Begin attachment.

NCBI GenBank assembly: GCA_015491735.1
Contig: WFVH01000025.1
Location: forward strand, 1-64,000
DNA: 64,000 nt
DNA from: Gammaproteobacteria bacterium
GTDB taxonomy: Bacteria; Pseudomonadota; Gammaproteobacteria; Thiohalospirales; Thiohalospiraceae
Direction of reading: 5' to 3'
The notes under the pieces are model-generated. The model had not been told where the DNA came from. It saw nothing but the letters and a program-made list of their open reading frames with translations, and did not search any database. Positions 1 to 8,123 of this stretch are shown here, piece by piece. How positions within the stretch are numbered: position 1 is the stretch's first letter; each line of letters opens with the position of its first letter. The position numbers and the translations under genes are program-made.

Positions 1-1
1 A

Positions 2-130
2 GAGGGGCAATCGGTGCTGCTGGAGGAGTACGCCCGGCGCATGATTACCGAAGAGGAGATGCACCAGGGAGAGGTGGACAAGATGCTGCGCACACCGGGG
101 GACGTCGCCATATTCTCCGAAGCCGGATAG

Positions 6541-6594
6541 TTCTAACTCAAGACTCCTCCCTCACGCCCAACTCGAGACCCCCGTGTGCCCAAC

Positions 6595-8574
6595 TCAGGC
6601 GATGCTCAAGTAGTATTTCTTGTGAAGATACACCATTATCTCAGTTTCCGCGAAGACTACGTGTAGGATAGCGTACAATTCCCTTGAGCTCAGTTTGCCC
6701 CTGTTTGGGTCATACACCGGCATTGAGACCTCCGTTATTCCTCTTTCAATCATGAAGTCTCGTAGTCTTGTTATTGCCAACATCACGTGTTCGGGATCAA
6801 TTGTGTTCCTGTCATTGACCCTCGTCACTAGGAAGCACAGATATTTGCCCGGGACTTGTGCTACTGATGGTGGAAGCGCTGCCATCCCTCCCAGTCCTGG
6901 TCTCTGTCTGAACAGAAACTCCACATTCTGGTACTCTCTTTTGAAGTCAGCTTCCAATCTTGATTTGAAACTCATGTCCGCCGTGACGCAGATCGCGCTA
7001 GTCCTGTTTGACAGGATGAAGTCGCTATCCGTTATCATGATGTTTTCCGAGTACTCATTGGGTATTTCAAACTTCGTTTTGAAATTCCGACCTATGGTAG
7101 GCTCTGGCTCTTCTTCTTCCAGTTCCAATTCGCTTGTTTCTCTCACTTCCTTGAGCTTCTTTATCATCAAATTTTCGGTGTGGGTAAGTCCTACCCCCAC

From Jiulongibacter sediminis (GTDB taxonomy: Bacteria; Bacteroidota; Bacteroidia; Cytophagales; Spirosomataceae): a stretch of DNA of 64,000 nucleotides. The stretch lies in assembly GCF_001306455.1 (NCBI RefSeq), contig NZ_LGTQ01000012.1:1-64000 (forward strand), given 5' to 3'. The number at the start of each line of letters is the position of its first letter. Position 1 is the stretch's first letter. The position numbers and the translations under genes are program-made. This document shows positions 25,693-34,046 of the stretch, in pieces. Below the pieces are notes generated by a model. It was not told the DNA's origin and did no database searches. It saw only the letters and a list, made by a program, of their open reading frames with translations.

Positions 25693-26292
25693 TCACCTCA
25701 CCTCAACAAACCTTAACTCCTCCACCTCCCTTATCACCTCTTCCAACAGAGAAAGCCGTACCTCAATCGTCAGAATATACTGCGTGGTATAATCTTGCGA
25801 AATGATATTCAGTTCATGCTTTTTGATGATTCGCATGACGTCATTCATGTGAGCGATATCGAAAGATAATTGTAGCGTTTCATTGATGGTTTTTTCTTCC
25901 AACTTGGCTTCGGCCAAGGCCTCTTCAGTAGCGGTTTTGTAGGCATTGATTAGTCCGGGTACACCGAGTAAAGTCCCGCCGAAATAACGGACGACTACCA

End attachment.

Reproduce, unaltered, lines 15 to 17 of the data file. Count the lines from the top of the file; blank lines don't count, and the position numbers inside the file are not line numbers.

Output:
6541 TTCTAACTCAAGACTCCTCCCTCACGCCCAACTCGAGACCCCCGTGTGCCCAAC

Positions 6595-8574
6595 TCAGGC